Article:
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Trump Signs First Phase of Trade Deal With China

President Donald Trump on Wednesday inked a long-anticipated partial trade agreement with China that will delay tariffs on Chinese imports in exchange for a commitment from the Asian power to up its imports of U.S. goods.

WASHINGTON (CN) — President Donald Trump on Wednesday inked a long-anticipated partial trade agreement with China that will delay tariffs on Chinese imports in exchange for a commitment from the Asian power to up its imports of U.S. goods.

As part of the deal, China will buy $200 billion more in U.S. goods over the next two years and the Trump administration will abandon a 15% tariff that was to go into effect last month, while halving another tariff on $120 billion in Chinese imports to 7.5%.

The deal will keep in place a 25% tariff on a separate $250 billion in Chinese goods.

"Together we are righting the wrongs of the past and delivering a future of economic justice and security for American workers, farmers and families," Trump said before signing the agreement Wednesday with Chinese Vice Premier Liu He.

A jovial Trump spent more than half an hour before the signing on Wednesday thanking and praising administration officials and lawmakers who have worked on trade policy and calling out business leaders and personal friends who gathered in the White House to witness the signing.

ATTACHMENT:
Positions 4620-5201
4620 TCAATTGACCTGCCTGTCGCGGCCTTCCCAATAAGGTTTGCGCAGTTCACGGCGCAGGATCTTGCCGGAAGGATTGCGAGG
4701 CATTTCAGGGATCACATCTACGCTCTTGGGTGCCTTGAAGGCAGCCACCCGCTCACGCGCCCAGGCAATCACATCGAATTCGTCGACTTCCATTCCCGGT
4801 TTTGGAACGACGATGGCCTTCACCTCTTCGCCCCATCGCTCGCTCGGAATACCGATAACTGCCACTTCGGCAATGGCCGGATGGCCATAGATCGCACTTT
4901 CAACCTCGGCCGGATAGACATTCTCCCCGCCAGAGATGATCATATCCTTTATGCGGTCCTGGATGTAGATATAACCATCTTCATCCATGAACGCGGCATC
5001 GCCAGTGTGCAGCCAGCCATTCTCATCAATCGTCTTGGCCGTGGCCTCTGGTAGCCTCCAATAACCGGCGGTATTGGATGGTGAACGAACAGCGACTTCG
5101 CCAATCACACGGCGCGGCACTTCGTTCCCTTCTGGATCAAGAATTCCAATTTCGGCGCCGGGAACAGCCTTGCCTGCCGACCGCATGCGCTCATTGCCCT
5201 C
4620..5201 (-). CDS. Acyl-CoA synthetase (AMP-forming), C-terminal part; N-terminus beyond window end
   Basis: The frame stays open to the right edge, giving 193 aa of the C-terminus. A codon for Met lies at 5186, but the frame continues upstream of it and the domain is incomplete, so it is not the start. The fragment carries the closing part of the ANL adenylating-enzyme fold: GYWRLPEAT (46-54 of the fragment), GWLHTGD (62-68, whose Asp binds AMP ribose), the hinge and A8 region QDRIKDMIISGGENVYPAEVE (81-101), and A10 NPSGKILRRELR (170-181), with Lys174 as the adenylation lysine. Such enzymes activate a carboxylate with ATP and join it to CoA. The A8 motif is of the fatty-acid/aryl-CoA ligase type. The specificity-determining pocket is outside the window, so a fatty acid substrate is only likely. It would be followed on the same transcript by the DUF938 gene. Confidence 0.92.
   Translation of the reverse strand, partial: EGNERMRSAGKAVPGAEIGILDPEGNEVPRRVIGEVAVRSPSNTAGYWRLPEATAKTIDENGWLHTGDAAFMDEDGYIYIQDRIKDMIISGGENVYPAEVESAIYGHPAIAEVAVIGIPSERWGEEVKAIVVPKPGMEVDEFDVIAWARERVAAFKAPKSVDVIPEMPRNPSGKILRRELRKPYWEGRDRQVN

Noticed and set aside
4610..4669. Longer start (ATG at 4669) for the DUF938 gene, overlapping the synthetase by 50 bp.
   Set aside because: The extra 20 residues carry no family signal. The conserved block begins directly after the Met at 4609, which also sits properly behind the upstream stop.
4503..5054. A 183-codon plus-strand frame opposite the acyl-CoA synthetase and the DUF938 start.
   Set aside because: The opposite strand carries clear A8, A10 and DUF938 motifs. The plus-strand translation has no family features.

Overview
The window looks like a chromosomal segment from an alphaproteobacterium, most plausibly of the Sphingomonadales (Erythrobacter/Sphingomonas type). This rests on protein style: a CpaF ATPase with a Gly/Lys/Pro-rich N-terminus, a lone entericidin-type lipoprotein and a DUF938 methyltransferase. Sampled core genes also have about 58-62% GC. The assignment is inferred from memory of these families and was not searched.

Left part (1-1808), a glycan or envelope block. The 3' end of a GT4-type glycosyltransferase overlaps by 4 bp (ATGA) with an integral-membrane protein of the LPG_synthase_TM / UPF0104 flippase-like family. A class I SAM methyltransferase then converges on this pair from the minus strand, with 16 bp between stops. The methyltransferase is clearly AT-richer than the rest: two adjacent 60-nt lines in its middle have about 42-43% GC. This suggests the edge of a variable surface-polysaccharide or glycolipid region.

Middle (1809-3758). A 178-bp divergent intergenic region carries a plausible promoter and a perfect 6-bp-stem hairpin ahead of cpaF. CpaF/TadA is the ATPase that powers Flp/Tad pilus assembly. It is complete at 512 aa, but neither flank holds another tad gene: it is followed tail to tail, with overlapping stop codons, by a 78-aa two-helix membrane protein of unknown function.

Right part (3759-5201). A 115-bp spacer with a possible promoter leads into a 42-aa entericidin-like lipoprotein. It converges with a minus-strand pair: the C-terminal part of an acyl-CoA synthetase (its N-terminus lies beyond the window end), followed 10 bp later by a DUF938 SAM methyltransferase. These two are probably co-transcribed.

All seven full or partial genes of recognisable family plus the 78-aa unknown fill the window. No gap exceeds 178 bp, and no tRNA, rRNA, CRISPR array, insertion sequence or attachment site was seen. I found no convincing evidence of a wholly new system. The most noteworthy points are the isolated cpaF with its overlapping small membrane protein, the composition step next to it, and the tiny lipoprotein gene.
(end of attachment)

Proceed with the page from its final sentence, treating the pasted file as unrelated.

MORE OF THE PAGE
Among those he called out were GOP megadonor Sheldon Adelson, Fox Business host Lou Dobbs and new Boeing CEO Dave Calhoun, whom he ribbed about the company's recent high-profile struggles.

Trump said Wednesday that China and the United States will start work on the second and final phase of the deal in the near future.

As expected, the agreement signed Wednesday covers issues of intellectual property and technology transfer, both of which have been longstanding points of contention between the countries.

China commits in the agreement to "ensure fair, adequate, and effective protection and enforcement of intellectual property rights" and signs onto a list of actions it will take on the issue, including which acts it will consider misappropriation of trade secrets.

Archil Cheishvili, the CEO of GenesisAi, said in an interview Wednesday that part of the agreement could be difficult to enforce because the United States might have trouble meeting its burden of proof.

"The second part of the deal with intellectual property protections is something China will definitely not honor," Cheishvili said.

On technology transfer, the trade deal says any transfer or licensing of technology must be "voluntary and reflect mutual agreement" and that neither country will force the transfer of technology as a condition of market access.

The intellectual property and technology transfer sections cover 19 pages of the 86-page agreement, which the Trump administration made public for the first time after the deal was signed Wednesday afternoon.

How the agreement will be enforced and how the countries will resolve disputes have been key questions for those following the trade deal through the lengthy negotiation process. The agreement released Wednesday requires each country to set up a dispute resolution office led by a specific government official.